DNA glycosylases (EC 3.2.2.) are a family of enzymes involved in base excision repair (BER) and catalyze the first step of this process. They recognize and remove the damaged nitrogenous base while leaving the sugar-phosphate backbone intact, creating an apurinic/apyrimidinic site, commonly referred to as an AP site. This is accomplished by flipping the damaged base out of the double helix followed by cleavage of the N-glycosidic bond. There are two main classes of glycosylases: (i) monofunctional and (ii) bifunctional.
Bifunctional glycosylases also possess AP lyase activity and can therefore convert a base lesion into a single-strand break without the need for an AP endonuclease. β-elimination of an AP site by a glycosylase-lyase yields a 3' α,β-unsaturated aldehyde adjacent to a 5' phosphate, which differs from the AP endonuclease cleavage product.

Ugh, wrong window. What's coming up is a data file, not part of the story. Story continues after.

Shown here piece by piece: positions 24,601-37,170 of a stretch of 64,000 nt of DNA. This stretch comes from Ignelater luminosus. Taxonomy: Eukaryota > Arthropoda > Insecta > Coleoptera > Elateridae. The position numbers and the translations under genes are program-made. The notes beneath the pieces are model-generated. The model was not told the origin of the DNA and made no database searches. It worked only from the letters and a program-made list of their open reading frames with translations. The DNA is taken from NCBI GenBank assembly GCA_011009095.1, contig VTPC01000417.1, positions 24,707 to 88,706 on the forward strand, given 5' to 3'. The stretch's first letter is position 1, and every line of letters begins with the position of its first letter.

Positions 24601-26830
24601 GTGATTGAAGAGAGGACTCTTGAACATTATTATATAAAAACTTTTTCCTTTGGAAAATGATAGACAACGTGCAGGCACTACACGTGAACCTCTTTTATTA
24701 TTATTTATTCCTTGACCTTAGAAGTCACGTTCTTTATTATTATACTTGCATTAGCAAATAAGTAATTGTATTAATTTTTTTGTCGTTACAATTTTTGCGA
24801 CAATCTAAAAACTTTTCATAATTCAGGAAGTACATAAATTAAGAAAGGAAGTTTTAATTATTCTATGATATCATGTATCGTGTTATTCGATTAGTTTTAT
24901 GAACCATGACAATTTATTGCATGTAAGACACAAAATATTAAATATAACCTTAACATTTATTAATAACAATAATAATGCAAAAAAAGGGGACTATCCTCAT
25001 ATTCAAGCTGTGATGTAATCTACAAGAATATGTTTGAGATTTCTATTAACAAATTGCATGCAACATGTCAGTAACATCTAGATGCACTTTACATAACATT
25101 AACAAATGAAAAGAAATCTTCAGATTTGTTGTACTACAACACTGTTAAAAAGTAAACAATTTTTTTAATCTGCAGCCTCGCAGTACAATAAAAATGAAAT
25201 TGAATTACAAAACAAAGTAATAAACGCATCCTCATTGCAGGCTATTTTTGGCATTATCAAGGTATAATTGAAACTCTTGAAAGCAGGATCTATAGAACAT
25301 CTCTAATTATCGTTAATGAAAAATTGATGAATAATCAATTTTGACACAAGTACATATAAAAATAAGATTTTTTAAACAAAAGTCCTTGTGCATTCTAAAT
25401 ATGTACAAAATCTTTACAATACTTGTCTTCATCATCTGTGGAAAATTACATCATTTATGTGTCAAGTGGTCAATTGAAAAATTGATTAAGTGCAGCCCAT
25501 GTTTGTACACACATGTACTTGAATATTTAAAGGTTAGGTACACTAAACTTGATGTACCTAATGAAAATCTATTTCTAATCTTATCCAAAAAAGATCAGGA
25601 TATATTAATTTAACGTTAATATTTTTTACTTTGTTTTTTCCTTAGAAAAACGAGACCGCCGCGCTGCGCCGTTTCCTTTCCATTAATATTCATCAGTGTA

Some glycosylase-lyases can further perform δ-elimination, which converts the 3' aldehyde to a 3' phosphate.
Based on structural similarity, glycosylases are grouped into four superfamilies. The UDG and AAG families contain small, compact glycosylases (monofunctional), whereas the MutM/Fpg and HhH-GPD families comprise larger enzymes with multiple domains (bifunctional).